By the Hellenistic period (300-30 BC), the wreaths were made of gold foil; too fragile to be worn, they were created primarily to be buried with the dead as symbols of life’s victories. The naturalistic myrtle leaves and blossoms on this wreath were cut from thin sheets of gold, exquisitely finished with stamped and incised details, and then wired onto the stems.
Today I came to a realization: I need a golden laurel wreath for my wedding. But where? How? Not real gold such as this, obviously, but something classic: no sequins; something timeless, not gaudy or glitzy. I had such great luck in finding a ceramicist to create a custom wedding topper (more on that later: thanks, Robin!) that I’m putting it out to the universe once again. Recommendations? Lay ‘em on me.
Wedding alert! The latest stage of my planning is the flowers, cake and general state of the reception tables. I’m totally inspired by Dutch still life paintings of the seventeenth century: the lush arrangements, messy draping with fruit, and casual droopy nature (with a few dying flowers in the mix) really speaks to me. Going along with our Odd Fellows theme, I’m having a ceramicist make a contemporary version of the hand and conjoined links seen above as wedding topper of some sort. (Are you a ceramicist? Could you make that? If so, talk to me!)
My friend Jaime is making our wedding cake, and we’re scheming how to make it as Dutch-inspired as possible. Lots of flowers will be strewn, and I’m fanatically searching for the right cake stand. Gold all the way!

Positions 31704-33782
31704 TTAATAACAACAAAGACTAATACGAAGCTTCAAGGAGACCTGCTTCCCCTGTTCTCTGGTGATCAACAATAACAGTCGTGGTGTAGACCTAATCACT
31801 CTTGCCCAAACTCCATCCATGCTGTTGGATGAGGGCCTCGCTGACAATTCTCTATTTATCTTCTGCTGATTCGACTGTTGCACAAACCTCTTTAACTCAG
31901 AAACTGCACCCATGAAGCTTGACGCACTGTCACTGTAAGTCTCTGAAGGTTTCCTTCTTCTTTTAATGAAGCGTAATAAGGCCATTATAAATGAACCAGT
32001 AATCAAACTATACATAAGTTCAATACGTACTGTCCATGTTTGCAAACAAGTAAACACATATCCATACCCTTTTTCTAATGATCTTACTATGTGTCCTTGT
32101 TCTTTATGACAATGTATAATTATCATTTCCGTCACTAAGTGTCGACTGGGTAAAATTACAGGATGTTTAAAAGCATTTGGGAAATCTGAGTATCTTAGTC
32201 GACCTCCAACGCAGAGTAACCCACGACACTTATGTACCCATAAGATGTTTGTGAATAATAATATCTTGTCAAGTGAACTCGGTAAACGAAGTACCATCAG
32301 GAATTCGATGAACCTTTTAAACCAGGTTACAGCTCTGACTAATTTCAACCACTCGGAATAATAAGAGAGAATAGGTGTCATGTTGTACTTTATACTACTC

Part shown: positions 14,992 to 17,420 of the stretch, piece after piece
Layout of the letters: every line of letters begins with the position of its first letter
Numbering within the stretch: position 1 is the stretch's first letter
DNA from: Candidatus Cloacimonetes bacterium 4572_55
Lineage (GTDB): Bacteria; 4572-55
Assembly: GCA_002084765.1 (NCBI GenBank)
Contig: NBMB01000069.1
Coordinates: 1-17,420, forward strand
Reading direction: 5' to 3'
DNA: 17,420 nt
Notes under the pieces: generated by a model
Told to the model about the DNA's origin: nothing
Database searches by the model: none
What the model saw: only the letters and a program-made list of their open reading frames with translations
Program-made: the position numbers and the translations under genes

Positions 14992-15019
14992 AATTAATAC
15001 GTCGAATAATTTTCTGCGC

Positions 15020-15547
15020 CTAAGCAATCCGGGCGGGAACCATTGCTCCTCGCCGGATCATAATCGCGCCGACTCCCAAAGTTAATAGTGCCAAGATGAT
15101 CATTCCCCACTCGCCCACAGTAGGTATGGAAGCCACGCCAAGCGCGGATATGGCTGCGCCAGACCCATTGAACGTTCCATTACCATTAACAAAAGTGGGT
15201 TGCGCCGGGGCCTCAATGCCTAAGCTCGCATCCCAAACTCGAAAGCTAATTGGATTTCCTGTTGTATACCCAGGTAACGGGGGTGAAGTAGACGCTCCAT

For the tables, lots of taper candles are key. I’m debating between using old bottles or just a ton of mismatched candlesticks, with lots of flowers as well — I’d love to have ranunculus and peonies, but I’m on a budget, so we’ll see. We’re also planning on identifying each of the tables by different secret societies, their symbols and handshakes — so, for example, the Masons, the Daughters of Rebekkah, the Amicable Society (LOVE their snake and dove iconography), etc. Lots of research going on over on Pinterest, to be sure.
Find all of the images above on my wedding inspiration board.
Now to start trying on dresses. Eep!
So! I may have mentioned that JB and I are planning a Masonic / Odd Fellows / secret society wedding. Well, one of the first pieces of the puzzle is finally complete, and we’re so excited about it.
I’ve been working with artist Justin Durand to bring our wedding crest to life. What’s a wedding crest, you say? Well, it’s the guiding iconography for our wedding — so, our invitations, the table cards…lots of things! The sky’s the limit, really. We loved Justin’s style — seriously, his work is amazing — so we knew he was the only one to do the illustration for us. The design is based on this vintage iron piece (which I missed the opportunity to buy, sadly). We replaced the traditional “FLT” — the Odd Fellows principles of Friendship, Love, Truth — with our initials for the crest, but we’ll be integrating the conjoined links and FLT into other parts of the wedding.
We’ll be framing the original and hanging it as a keepsake in the apartment. Can’t wait!